I read in the news that “France will declare a state of natural disaster after rain and hail storms lashed a swathe of the south-east on Saturday, devastating crops”
In Tahiti, I was bimbling round the Papeete local fruit and vegetable market last week. Chatting to a stall holder, I mentioned that prices appeared to have gone up for things like cucumbers and tomatoes. He told me that everything was growing really well, then suddenly for no apparent reason the cucumber and pepper plants just died.
Sunday was the farmers market. I noticed that there were quite a lot of cucumbers but no tomatoes or peppers.
Another stall holder said not much is growing at the moment but they didn’t know why. May is usually a productive month for produce here. I wondered if there had been bad weather in Tahiti whilst we were away on holiday in Oregon.
During our visit to Oregon, we were shopping in Safeways. A lady was promoting Oregon Solidarity wine. It was a heart warming story.
After an order for $4 million worth of grapes was canceled citing smoke-tainted grapes, local winemakers stepped up and used them anyway.
We had experienced large areas on fire as we drove through California and Oregon on a previous trip last October. The smoke certainly carried in the wind for miles and the effects on agriculture were devastating. However, tests were made on the grapes and they did not prove to be smoke damaged.
We of course thoroughly enjoyed our bottle of Oregon Solidarity wine.
I’m left wondering what and when the knock on effect will be for us in French Polynesia, if the vineyards in France have been badly affected.
All was calm in the marina this morning, no swell. The Muscovy Duck was catching a few rays of sunshine and appeared dry and relaxed. Breakfast was prepared and ready for us to eat in the cockpit but John had disappeared. I thought it a bit weird that he should choose that moment to spray WD40 on his bikes which are secured near the marina gate.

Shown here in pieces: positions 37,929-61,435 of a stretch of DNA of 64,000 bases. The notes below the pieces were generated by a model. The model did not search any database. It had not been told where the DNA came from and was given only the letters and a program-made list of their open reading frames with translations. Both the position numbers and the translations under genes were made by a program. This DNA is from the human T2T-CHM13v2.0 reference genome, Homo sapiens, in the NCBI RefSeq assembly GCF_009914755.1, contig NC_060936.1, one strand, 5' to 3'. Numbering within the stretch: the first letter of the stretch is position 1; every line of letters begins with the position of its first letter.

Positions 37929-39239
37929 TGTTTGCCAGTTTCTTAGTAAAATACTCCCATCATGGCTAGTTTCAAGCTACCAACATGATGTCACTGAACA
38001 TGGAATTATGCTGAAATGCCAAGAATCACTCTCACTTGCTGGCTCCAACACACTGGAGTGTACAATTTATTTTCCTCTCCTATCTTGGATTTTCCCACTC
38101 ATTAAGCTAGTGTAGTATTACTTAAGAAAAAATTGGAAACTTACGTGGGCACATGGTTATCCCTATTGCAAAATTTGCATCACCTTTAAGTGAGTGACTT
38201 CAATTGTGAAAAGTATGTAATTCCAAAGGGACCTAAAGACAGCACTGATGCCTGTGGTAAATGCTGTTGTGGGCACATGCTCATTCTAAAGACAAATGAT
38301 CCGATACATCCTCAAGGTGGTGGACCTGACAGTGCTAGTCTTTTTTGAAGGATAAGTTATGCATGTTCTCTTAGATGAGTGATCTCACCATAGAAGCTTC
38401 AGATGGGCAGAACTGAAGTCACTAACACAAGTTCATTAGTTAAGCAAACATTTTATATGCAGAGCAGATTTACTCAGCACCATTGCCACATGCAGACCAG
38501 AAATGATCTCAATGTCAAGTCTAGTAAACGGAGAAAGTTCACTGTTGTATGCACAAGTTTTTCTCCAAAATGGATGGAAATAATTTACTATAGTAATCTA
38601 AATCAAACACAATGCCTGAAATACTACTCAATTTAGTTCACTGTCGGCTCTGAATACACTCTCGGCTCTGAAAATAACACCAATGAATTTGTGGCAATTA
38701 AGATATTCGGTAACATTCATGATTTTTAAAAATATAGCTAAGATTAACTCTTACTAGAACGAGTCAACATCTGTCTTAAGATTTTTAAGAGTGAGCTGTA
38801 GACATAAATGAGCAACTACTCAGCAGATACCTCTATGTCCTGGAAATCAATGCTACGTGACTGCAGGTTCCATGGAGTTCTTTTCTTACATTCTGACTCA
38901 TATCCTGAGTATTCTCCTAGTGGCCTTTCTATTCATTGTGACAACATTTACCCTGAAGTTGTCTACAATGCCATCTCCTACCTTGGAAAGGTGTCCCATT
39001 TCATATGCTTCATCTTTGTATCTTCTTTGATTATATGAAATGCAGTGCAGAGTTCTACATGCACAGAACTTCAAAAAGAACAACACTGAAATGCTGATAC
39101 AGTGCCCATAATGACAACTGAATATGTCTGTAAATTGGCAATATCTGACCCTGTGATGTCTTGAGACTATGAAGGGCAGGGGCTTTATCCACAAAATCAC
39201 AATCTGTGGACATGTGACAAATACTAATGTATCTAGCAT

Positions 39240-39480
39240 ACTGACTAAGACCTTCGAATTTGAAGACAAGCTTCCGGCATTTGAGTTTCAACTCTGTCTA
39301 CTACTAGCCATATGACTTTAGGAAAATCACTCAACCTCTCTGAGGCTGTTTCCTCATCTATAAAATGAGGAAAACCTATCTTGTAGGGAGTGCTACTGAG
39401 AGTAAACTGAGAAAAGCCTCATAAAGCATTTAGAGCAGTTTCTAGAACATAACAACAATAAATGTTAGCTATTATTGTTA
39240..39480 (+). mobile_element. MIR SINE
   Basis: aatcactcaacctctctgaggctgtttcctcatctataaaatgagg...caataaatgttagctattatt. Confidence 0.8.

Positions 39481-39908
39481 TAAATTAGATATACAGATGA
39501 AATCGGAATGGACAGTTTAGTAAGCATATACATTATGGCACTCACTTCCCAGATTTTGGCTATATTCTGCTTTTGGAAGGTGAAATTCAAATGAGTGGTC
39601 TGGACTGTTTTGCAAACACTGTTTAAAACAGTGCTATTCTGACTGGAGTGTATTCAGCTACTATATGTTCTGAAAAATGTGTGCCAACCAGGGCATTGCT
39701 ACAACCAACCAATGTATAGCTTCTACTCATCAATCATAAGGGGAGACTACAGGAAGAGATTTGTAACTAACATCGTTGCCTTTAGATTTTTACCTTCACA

Moments later I was presented with a rose and a bouquet of local grown flowers from the market. Today is Valentines Day. John admitted to being embarrassed about buying Valentine flowers. I had made one of my card creations for John, not a fair exchange really but it was made with love.
Valentines day can be a cruel day. The teenage school girls in Tahiti are demonstrative with their newly presented roses and often look smug rather than smitten. I’ve seen girls purchasing their own roses from the local garage, glancing quickly around to check that no one in their peer group has noticed. Such is the pressure.
Having purchased a baguette a couple of hours later, I noticed that the flower sellers in the market were having a field day. Men young and old seemed shy and embarrassed as they make their choice of bouquet. Token gesture or completely over the top, what message should they give.
On closer observation I was happy to note that families old and young bought flowers too.
I don’t want to be too harsh on the concept of Valentines Day but I loathe the fact that it has become another commercial gimmick. How could you possibly approve of a bunch of flowers containing an inflated Chinese helium balloon. So bad for the environment.
Be sure to tag today’s post — and your posts in general — appropriately.
I visited the Papeete Market in Tahiti early this morning. I love the vibrant atmosphere. Despite the rain, everyone was in a jovial mood.
The Sunday market is always special as it’s the Farmers’ Market. It connects the people from the many French Polynesian Islands together for a good old chin wag .
There’s a the core of regular stallholders who operate inside the market complex on a daily basis. At 4 am, the rest of the traders set their stalls up in allocated spots along the streets which surround the market building.
Tahiti has a large Chinese population whose presence has been here for a number of generations. There are many stall holders of Chinese and Polynesian descent. The community is interconnected.
I realised as I lugged my cache back to the marina, that I had bought far more fruit and vegetables than I intended. The produce was all so fresh. Everyone was so happy, friendly and connected.
The house of Green Ginger was a coffee shop in my UK home town. Green Ginger sounded exotic when I was a teenager in the 70’s . It was the sort of place where I would rendezvous occasionally with my father on a Saturday morning, knowing that he would pay for the coffee and I would get a lift home. The only other ginger thing in my life at that time was my hair.
Fast forward to present day and I’m retired, living with my husband of 36 years on our yacht in Tahiti. I feel very special because I’m regularly presented with a fabulous bouquet of local flowers from the Papeete market.
These locally grown flowers are totally exotic. My previous assumption of exotic ginger being green in colour, went clean out of the window.
Look at the vibrant colours and look at the stunning textures.
Isn’t nature wonderful.
Red torch ginger (phaeomeria magnifica)
Hawaiian golden beehive ginger (zingibar spectabile)